The Supreme Court and Political Speech in the 21st Century: The Implications of Holder V. Humanitarian Law Project

Article excerpt

I. Introduction

The repression of American political dissent in the 1950s derived much of its force from the concept of guilt by association. (1) Even the Supreme Court of that era, which until the late 1950s did virtually nothing to rein in the loyalty investigations and purges, recognized early on that criminally prosecuting or otherwise punishing people for mere membership in or "sympathetic association" (2) with allegedly subversive groups was inconsistent with basic principles of personal guilt. The Court thus interpreted laws and loyalty programs that targeted political associations to require scienter, or knowledge of a disapproved group's purportedly unlawful aims. (3) But the scienter requirement alone did nothing to stop the heresy hunts; it was not until 1961, when the Court also required specific intent to advance a group's illegal purposes, that it imposed any meaningful limits on guilt by association. (4)

The all-important "specific intent" case, Scales v. United States, involved a criminal prosecution under the 1940 Smith Act for membership in the Communist Party. (5) The Court affirmed the conviction, but only by reading a specific intent requirement into the Smith Act's membership clause. (6) Explaining the importance of limiting associational crimes to situations where the defendant specifically shares the organization's unlawful purposes, Justice John Harlan wrote for the Court that if there were a "blanket prohibition of association with a group having both legal and illegal aims, there would indeed be a real danger that legitimate political expression or association would be impaired." (7) The Court eventually extended this specific intent requirement to noncriminal cases, striking down loyalty oaths and investigatory programs that punished people for past or present Communist Party membership, even if they supported only the peaceful and legal programs of the Party. (8)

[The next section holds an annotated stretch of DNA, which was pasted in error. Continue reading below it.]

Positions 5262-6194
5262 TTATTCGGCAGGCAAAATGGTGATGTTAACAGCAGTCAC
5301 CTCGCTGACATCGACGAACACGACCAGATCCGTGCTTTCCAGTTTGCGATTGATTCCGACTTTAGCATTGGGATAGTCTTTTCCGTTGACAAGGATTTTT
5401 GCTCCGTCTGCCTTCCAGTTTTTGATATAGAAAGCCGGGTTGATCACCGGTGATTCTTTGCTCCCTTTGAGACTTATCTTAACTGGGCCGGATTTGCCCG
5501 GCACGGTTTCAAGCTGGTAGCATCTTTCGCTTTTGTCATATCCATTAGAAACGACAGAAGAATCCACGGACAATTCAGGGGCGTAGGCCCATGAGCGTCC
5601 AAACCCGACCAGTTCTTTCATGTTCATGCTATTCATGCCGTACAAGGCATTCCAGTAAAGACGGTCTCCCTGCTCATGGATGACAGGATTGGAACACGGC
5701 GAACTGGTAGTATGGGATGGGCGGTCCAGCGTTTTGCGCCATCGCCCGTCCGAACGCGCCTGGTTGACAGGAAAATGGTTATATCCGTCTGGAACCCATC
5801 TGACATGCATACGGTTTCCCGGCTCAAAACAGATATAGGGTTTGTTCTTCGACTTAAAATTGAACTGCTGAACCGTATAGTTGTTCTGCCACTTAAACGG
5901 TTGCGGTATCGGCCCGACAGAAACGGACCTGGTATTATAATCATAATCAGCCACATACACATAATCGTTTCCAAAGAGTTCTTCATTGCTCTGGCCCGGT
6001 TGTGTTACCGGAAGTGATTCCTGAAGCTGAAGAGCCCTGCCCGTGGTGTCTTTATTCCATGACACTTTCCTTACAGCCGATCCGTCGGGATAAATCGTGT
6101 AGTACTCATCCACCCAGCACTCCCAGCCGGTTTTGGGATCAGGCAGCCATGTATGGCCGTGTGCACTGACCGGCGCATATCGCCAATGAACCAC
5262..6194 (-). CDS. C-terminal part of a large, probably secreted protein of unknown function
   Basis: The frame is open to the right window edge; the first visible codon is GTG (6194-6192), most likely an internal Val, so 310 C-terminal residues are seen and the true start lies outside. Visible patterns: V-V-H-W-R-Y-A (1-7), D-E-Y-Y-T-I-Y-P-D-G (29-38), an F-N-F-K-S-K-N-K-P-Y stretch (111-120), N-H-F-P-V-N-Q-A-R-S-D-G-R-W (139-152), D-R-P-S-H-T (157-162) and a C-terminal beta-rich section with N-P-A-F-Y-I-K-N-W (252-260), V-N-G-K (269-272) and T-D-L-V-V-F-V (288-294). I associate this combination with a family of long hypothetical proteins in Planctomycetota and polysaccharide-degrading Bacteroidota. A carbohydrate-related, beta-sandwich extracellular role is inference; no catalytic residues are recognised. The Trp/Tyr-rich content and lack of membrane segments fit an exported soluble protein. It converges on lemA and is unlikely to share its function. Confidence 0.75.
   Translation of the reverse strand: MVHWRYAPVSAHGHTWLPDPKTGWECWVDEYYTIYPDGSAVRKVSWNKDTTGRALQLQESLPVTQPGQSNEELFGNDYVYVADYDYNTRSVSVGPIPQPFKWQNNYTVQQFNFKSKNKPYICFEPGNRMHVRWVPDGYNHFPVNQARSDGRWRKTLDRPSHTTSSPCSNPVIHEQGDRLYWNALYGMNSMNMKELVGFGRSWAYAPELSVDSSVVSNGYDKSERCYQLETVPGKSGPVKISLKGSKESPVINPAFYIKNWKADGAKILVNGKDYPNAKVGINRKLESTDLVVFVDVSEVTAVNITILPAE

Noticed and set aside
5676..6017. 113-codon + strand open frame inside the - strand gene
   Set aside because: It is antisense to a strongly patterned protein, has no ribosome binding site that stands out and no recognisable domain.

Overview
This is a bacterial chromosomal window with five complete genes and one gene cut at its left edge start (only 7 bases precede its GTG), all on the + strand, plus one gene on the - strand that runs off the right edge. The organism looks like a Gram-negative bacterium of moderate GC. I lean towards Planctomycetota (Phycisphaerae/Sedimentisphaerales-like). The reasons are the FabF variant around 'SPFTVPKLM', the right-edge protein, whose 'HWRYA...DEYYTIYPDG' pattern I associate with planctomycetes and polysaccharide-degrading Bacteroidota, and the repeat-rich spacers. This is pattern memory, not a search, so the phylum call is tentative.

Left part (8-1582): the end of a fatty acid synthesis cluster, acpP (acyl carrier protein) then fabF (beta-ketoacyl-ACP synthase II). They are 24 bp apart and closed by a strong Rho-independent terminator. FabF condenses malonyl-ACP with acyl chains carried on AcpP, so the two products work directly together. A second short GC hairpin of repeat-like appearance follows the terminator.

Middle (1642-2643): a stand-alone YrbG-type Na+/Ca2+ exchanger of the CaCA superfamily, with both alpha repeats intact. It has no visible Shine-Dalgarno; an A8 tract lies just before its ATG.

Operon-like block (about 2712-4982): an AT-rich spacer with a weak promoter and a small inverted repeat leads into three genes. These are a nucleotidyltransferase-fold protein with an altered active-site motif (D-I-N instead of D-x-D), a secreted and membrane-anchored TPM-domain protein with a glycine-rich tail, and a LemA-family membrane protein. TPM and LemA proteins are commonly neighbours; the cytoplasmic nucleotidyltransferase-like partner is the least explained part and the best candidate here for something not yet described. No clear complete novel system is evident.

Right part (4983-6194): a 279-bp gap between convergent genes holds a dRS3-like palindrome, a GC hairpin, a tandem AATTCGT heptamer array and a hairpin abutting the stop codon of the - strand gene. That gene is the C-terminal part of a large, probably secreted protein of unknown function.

Fast forward to 2010, when the Supreme Court revisited this Cold War history, but rejected its application to a contemporary form of guilt by association: the prohibition of non-tangible, speech-related "material support" to any group designated by the government as a foreign terrorist organization ("FTO"). (9) In Holder v. Humanitarian Law Project, Chief Justice John Roberts's opinion for the Court declined to read a specific intent limitation into provisions of the 1996 Anti-Terrorism and Effective Death Penalty Act ("AEDPA") that criminalized providing "material support," broadly defined, to any FTO. (10) Propounding a meaningless distinction between

membership in and material support to designated organizations, Roberts said that Scales, which concerned only membership, did not control the disposition of the case. (11) And he accepted the government's argument that nonviolent, nonmonetary, humanitarian aid or advice to an FTO may constitutionally be punished because it could lend the group legitimacy and thus undermine the U.S. government's foreign policy goals. (12) The Court reversed Ninth Circuit rulings that several elements of the material-support law were unconstitutionally vague, and dismissed the plaintiffs' and amici's First Amendment arguments with the assurance that AEDPA does not reach "independent advocacy" in support of the listed organizations. (13)

Was the Holder decision a prelude to Supreme Court acquiescence in another era of political repression comparable to the heresy hunts of the 1950s, with "terrorist" now substituted for "communist" as the demonized enemy whose threat to U.S. security is said to justify broad limits on free speech and association? Or was it a narrowly tailored and reasonable judicial acquiescence to the political judgments of the executive and Congress, affirming a law that already had built-in First Amendment protections? Or was it something in between?

This article first outlines the jurisprudential background to Holder: the Supreme Court's response to the repression of political dissent during the Cold War era, and its continuing protection for freedom of association. …